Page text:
Schemes, scams & fraud on the rise during the COVID-19 pandemic

Fraud and Security

Fraud and Security Alerts

Back to Fraud and Security Alerts

Schemes, scams & fraud on the rise during the COVID-19 pandemic

We all like to think we’re vigilant and immune to the petty financial scams that plague our world. We’re smart enough to recognize that email asking for a cashier’s check isn’t legit or that a Nigerian prince doesn’t want to give us money.

Normally, we might be right. That can all change in a time of crisis.

Financial providers and the Secret Service have noted a strong uptick in fraudulent activity, both attempted and successful, during the COVID-19 pandemic. It could be that people have put their guard down because they’re distracted by the anxieties of the day. Or they could be facing deep financial hardship and are therefore more hopeful that a promise to get rich quick will come true.

Regardless, a pandemic is the perfect time to remember some very basic tips that will help you avoid fraud.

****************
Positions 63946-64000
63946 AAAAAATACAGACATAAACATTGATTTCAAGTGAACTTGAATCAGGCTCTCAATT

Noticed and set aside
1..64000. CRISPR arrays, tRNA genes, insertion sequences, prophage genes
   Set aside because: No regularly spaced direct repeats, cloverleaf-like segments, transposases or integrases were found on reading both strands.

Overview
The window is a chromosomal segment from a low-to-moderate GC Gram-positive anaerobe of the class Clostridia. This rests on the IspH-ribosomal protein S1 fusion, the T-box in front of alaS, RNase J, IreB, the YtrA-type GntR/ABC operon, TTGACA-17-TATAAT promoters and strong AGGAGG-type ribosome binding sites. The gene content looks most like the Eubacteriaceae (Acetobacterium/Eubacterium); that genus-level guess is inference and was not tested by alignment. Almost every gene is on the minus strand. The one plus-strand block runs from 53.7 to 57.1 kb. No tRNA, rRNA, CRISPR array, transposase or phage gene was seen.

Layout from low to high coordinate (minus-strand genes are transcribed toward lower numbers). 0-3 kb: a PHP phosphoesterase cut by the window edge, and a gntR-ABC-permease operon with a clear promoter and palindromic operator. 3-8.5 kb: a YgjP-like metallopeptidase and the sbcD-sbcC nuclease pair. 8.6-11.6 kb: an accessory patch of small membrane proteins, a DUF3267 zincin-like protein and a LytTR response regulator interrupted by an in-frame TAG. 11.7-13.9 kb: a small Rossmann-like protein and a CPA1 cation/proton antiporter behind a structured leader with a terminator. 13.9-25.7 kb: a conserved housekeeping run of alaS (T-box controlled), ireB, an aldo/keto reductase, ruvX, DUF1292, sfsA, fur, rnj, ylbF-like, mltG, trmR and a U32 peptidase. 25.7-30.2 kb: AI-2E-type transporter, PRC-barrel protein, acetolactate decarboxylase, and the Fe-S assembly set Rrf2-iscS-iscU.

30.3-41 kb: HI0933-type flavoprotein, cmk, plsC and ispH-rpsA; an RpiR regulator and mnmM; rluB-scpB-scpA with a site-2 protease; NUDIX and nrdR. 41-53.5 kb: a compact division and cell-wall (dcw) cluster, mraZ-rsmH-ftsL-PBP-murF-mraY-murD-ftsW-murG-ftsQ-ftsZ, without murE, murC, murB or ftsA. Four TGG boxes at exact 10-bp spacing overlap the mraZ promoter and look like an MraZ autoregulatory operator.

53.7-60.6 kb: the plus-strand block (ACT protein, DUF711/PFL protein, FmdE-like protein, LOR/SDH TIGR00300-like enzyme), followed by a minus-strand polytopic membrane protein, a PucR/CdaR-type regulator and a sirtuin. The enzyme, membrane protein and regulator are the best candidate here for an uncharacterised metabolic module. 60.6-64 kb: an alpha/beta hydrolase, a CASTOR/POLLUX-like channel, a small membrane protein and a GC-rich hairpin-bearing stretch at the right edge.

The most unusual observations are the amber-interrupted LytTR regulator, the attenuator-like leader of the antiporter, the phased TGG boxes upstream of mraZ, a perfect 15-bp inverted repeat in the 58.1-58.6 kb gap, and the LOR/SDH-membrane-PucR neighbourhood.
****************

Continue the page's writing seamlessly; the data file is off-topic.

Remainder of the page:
• Pinnacle will never ask for your account number, online banking credential or any other personal information via email, text or phone. If someone reaches out to you claiming to be us and asks for your password, they’re a crook.
  • If it seems too good to be true, it is. No one gives away large sums of money and asks for you to send them money first. And someone claiming to be your relative who offers or asks for your money may be an imposter.
  • Treat every email as if it’s from a thief. Always double check that links are legit before clicking. Always double check the email address to make sure it’s real. Don’t open strange or unexpected attachments. And never provide your personal information to a stranger.
  • Be wary of anyone asking you to send a gift card, cashier’s check or money order. It’s an easy, untraceable and irreversible way to send money, so therefore very popular for long distance scams.
  • Don’t send money to a new romantic partner you’ve never met in person. As people spend more time at home alone, romance scams are on the rise. An online partner who “works on an oil rig” or “is overseas for work” might ask you for money for a plane ticket to come visit you. Don’t buy it.

Pinnacle associates will take steps to protect you from fraudsters, too. Watch the video below for a classic example of how we’re looking out for you. Working together, we can protect your money from those who want to steal it.


Quick Links